I found myself in tears of gratitude so many times over the course of the two weeks. Father snuck up on me again and again and again with His goodness, playfulness, nearness, beauty, and joy. It was not without battle; everything from sickness to warfare to threatening weather. And yet, deeper still, it was soil replenishment. It was intimacy with my children. Spontaneous play. Hours without a schedule and with all kinds of room to follow the nudging of the Holy Spirit. No agenda except to be present to ourselves, each other, and our God. It was lingering conversations with Cherie. Flowing Laughter. Questions back and forth with our kids, prayers, worship, playing, fasting, and feasting.
It was a context that facilitated limitless connection as a family that simply isn’t available in this degree of concentration in our day-to-day life.
“Context is everything.”
The Colonel used to tell me this in just about every other session. And it has finally sunk in. It is. If we take the proverb to heart: “Above all, guard your heart, for from it flows the wellspring of life,” then we must ask what context lends itself to a heart overflowing with abundant life, life we can then offer back to our God, to our families, and to our world. And God seems to entrust a big part of that “context” to our care and discretion. We get to shape the context to facilitate our own intimate connection with God and His life and then in turn help actively shape a context for our family’s intimate connection with Him as well.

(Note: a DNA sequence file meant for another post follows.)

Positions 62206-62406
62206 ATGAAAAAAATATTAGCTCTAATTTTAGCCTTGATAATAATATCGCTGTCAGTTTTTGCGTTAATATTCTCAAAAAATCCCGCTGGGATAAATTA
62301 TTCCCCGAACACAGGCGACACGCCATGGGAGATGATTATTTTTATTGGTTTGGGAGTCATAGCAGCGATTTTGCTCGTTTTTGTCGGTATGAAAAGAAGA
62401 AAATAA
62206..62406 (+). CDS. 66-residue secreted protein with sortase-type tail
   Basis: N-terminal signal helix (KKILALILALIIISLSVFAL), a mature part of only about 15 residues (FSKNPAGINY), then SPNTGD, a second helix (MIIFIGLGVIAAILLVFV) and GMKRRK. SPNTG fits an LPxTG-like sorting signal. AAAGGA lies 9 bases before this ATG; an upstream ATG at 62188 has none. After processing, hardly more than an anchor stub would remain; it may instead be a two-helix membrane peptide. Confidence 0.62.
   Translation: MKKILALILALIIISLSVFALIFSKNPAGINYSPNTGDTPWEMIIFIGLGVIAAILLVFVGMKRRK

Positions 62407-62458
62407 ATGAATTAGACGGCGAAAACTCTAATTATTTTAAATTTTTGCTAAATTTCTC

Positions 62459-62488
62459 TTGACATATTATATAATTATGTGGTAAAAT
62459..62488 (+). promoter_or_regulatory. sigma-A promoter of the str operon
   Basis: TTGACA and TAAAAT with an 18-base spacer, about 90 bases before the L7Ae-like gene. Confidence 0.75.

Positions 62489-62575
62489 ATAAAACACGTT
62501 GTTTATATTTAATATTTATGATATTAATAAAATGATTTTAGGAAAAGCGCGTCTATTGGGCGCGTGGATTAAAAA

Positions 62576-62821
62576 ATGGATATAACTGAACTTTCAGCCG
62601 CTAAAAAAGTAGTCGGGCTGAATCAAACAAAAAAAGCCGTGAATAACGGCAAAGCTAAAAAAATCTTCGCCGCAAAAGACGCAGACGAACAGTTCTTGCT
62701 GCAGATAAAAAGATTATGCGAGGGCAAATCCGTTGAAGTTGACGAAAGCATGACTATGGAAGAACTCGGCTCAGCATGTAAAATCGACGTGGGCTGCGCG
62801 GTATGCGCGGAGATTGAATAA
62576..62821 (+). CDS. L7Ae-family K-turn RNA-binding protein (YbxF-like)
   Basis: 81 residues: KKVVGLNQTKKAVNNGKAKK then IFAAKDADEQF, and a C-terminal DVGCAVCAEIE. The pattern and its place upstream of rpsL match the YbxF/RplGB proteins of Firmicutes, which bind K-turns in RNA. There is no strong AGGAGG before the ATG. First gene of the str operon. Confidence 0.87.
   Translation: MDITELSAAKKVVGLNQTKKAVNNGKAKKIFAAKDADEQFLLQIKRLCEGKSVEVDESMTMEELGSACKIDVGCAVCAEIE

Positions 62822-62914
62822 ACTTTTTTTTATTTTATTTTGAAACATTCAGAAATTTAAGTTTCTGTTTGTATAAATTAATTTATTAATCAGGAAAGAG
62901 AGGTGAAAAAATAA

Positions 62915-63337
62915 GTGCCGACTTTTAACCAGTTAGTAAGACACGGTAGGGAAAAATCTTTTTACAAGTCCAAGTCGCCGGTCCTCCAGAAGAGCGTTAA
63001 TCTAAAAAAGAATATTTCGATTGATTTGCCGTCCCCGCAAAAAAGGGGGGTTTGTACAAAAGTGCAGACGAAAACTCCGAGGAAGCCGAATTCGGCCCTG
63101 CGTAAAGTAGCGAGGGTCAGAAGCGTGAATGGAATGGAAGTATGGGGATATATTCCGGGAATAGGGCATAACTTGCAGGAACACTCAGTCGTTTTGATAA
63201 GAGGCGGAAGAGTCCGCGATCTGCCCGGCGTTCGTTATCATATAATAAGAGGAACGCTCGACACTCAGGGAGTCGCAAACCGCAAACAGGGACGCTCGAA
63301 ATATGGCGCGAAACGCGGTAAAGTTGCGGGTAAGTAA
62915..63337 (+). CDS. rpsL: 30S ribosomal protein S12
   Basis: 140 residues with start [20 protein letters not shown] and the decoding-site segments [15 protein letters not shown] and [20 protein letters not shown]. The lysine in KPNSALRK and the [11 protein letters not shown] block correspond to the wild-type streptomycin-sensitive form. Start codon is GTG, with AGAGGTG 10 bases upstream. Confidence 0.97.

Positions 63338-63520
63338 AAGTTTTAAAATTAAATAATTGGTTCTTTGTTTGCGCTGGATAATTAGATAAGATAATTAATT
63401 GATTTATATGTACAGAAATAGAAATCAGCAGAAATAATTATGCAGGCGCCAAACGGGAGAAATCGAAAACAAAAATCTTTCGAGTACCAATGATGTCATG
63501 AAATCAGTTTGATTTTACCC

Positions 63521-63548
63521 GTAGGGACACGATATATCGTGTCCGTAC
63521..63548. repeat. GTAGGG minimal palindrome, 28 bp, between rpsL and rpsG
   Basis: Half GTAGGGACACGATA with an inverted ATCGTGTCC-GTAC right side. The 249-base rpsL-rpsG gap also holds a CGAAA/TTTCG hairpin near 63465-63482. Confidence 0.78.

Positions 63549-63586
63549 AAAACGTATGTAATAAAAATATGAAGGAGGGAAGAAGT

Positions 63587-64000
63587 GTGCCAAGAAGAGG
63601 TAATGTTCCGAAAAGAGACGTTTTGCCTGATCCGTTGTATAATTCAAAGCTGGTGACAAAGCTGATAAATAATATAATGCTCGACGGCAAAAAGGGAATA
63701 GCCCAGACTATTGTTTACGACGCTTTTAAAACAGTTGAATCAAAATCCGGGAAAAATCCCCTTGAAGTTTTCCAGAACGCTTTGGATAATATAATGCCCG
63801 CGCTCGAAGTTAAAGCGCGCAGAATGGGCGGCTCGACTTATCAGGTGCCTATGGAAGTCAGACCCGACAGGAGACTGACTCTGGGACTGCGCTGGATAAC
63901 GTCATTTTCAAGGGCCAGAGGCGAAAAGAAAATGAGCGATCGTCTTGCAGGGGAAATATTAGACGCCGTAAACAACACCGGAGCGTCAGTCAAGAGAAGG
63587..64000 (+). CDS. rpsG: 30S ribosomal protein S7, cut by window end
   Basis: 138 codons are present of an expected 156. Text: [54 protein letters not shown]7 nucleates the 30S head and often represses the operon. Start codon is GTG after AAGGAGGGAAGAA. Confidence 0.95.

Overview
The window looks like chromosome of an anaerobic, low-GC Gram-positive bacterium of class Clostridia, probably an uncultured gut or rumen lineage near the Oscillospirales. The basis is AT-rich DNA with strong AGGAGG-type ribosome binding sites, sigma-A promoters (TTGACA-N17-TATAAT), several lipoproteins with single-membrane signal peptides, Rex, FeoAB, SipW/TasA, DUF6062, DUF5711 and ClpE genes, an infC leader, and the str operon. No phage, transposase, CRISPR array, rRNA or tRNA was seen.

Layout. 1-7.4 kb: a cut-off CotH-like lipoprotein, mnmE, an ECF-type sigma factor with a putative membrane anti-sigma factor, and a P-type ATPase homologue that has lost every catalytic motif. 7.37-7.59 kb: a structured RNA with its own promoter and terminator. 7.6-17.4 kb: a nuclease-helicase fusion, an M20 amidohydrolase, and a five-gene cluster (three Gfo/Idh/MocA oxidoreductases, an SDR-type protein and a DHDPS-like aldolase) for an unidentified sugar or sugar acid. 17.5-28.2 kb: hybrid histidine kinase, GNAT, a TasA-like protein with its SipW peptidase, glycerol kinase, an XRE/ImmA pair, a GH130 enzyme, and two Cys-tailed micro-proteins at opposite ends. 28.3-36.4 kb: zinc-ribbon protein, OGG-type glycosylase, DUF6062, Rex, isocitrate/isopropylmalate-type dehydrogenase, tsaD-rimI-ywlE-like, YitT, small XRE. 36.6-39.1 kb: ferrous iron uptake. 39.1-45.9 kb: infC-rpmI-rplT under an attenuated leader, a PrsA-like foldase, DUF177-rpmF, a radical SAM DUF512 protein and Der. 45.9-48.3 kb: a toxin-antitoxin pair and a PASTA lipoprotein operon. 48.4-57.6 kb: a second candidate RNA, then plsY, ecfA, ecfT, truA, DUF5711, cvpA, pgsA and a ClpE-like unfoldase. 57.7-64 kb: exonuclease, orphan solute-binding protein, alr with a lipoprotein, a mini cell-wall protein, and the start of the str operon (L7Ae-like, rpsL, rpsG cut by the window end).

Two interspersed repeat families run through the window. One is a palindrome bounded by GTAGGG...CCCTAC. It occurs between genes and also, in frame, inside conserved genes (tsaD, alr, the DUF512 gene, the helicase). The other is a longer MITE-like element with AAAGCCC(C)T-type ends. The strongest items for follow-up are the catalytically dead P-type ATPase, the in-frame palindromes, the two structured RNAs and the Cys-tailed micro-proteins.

What if “Vacation” is an essential context to the narrow road?
Especially in this decade.
The kids change every day. “The days are long but the years are short.” A dear friend said it too well.
Vacations can provide a taste of the Kingdom of God much differently from what we taste in the daily context of our forty-hour (fifty? sixty?) work week and the often conflicting schedules of each member of our family.
And “visits” with family can be remarkable… we’re blessed to have many of those on our calendar. But I want to suggest that “vacation” is different. A chance to simply be with your little family unit in a lifegiving location, “doing life together” with no other goal than to connect, refresh, and rest with each other and with God.
Decisions have consequences. And vacations aren’t free.
It’s easy to list the reasons why I can’t afford a vacation.
But it’s holy to list the reasons why I can’t afford not to.
Father, I give the category of Vacation to you. Expose what stands in the way of my risking that the very thing I need—and my family needs—is the very thing You love and are longing to provide. I choose to lean into Your counsel through older mentors who have offered it….
Where would You have us go? What is it our hearts most deeply need as a family this year? How will You provide that? I open my heart up to the possibility. I agree that Jesus makes the impossible possible. And that You love to lavish gifts on Your sons and daughters. I stand against the thief, the accuser, and everything of the kingdom of darkness that is set against the vacations You have intended for me and my family. I give You my Yes. I ask that You would come and show us what You have.